Corporate financing: optimism abounds for 2014
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Corporate financing: optimism abounds for 2014

M&A looks set to grow in Europe; Citi hopes to build on a breakthrough year

This could be a good year for investment banks, according to the CFOs, treasurers and strategic planning executives at 120 corporations surveyed in the last months of 2013 by Thomson Reuters and Freeman Consulting. Respondents range from regional firms to mega-cap global conglomerates across sectors including healthcare, technology, industrials, media and telecommunications, consumer and retail, energy and power, finance and real estate. Just over half the companies surveyed are based in the US, with the remainder split roughly equally between Europe, the Middle East and Africa, and Asia Pacific.

Key findings are that companies will target more-shareholder-friendly actions in 2014, including disbursing cash holdings through dividends. Firms are seeking to increase profitability, and rising numbers will seek to rebalance their business portfolios, with the focus for M&A on product-line expansion rather than cost-cutting.

Pressure to match acquisitive competitors was seen as a top 2014 M&A driver, particularly in the Americas, where two-thirds of respondents cited it. Despite a widespread belief that interest rates are moving higher, the proportion of global respondents citing favourable financing as an M&A driver rose by half compared with the previous year’s survey.

Debt capital markets bankers are optimistic. "If we see a pick-up in growth in Europe, we would expect a pick-up in various forms of financing from banks," says Paul Young, head of debt capital markets, EMEA, at Citi. "Additionally, new rules like required leverage ratios may also prompt banks to raise new forms of capital such as additional tier 1 that could be a cheaper way to deleverage rather than shedding assets at a discount. All the recent AT1 deals from banks have been well received and we expect the AT1 market to grow substantially over the next years. There is a pool of approximately €150 billion in existing capital that needs to be replaced over the next two to three years.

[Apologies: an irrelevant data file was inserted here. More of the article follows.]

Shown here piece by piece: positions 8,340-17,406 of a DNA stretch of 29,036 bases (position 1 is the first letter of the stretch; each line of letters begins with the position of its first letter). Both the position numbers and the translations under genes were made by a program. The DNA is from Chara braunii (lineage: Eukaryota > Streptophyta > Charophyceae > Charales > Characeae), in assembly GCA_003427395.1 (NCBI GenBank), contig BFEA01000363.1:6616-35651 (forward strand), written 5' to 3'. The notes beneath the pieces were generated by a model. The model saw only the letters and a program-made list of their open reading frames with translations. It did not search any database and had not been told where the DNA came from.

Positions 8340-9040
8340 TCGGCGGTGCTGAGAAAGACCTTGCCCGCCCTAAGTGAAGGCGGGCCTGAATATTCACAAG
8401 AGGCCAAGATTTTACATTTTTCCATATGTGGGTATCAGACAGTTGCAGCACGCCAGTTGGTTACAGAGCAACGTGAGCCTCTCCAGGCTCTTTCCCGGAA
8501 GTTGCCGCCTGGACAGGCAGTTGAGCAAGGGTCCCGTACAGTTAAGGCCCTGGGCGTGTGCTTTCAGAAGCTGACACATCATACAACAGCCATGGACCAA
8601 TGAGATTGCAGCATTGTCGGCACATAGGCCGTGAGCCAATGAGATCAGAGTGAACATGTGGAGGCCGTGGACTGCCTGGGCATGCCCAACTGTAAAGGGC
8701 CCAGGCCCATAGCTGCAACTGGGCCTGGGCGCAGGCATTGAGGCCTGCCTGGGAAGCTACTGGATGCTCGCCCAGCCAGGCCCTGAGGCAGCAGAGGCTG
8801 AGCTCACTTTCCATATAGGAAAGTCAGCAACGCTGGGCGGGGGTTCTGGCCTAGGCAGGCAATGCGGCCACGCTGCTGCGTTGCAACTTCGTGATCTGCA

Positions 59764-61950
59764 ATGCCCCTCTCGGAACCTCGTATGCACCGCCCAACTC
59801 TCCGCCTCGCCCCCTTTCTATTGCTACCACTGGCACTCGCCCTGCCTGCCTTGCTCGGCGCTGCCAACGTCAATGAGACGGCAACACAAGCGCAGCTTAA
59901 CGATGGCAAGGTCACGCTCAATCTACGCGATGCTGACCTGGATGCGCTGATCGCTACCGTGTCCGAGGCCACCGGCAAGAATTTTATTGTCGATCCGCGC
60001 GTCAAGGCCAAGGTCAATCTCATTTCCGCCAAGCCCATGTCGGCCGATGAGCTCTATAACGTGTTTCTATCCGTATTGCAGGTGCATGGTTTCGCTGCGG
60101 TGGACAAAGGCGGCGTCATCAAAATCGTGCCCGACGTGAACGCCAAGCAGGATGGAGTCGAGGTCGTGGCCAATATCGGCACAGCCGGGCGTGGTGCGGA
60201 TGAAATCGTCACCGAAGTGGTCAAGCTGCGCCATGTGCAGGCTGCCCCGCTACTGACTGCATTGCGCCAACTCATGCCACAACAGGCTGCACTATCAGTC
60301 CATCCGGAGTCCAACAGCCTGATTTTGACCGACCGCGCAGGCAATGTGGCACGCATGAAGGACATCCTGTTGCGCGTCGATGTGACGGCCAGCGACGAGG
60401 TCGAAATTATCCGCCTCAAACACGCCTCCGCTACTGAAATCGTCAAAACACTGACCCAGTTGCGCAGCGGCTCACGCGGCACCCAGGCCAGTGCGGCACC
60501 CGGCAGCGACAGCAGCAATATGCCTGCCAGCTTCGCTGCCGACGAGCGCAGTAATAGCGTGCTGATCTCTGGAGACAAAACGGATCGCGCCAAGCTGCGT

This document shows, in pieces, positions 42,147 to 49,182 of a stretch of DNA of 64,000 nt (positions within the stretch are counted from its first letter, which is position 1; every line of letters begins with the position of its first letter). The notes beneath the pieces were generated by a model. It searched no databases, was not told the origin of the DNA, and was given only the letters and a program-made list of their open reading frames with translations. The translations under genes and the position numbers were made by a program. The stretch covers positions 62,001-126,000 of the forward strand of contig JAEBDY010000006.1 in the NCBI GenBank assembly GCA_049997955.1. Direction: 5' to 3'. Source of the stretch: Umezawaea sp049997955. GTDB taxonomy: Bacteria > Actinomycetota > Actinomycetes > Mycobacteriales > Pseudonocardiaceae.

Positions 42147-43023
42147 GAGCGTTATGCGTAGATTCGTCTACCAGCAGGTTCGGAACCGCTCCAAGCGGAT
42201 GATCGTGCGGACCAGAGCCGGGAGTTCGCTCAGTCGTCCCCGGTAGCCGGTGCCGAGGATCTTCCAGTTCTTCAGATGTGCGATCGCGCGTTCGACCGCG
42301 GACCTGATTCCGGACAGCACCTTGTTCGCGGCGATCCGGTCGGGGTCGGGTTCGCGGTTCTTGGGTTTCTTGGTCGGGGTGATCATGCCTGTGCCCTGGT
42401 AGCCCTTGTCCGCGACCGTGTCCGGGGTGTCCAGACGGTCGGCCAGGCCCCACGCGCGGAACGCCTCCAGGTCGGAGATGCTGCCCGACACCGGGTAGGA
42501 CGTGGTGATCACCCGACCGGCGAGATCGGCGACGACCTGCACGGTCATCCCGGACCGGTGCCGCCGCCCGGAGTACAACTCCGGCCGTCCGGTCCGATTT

"We expect confidence in the corporate sector to improve as well on the back of better economic growth, and M&A to pick up as a result. There are a lot of companies out there that in many ways look substantially cheaper than they did five years ago and cash-rich companies that are leaner and better run than they were back in 2008 and 2009. They have lots of room and a chance to impose these disciplines on new acquisitions."

Corporates’ forecasts supplied to Thomson Reuters and Freeman Consulting imply an overall 17% increase in M&A activity in 2014 on 2013, with the biggest likely increase coming from the finance sector, where volumes could be up over 30%. This promise of a further increase in fee revenue from M&A comes even after volume was running 17% ahead of 2012 going into the final stretch of 2013. Equity capital markets revenues also improved strongly last year, especially in Europe, which had previously lagged behind the US, but enjoyed an increase in IPO volume going into December 2013, up 75% from the year to December 2012.

Manolo Falco, co-head of corporate and investment banking, EMEA, at Citi
Manolo Falco, co-head of corporate and investment banking, EMEA, at Citi

If the volume outlook is good, which firms are best positioned to take advantage and which can cope with the attendant pressures on margins? Bank boards of directors have had five years of listening to investment banking heads pitch that they can deliver good profits and returns when markets pick up. So although 2014 might well be a good year, it will also be a testing one for those who have made such promises. Data on investment banking wallet share in Europe shows one big climber in 2013, with Citi rising seven places in the rankings from 11th in December 2012 to fifth in December 2013, with a market share increasing from 3.44% to 5.08%. With its strong transaction banking business tieing it closely to large and internationally active corporations and with its balance sheet health restored, Citi has been a good defensive business. Can it thrive if markets take off?

"We had a good revenue performance in 2013 and a good performance in the wallet share league table," says Manolo Falco, co-head of corporate and investment banking, EMEA, at Citi. "Two or three years ago, this was an underperforming business as we headed into the European crisis. Since then, we have refocused to concentrate on a smaller group of core clients. We have shown that even with fewer investment bankers, we can still grow revenues and market share. That is partly because we have capital to put to work for our clients, which is somewhat distinctive in Europe."

He adds: "You should never declare victory after one good year, but we go into 2014 in good spirits because the markets are in great shape and we think we have the right business model, which combines investment banking with treasury and trade services and our large markets businesses.

"When we look ahead to 2014, Europe looks like one of the most promising growth areas of the world, which feels almost a little surprising."

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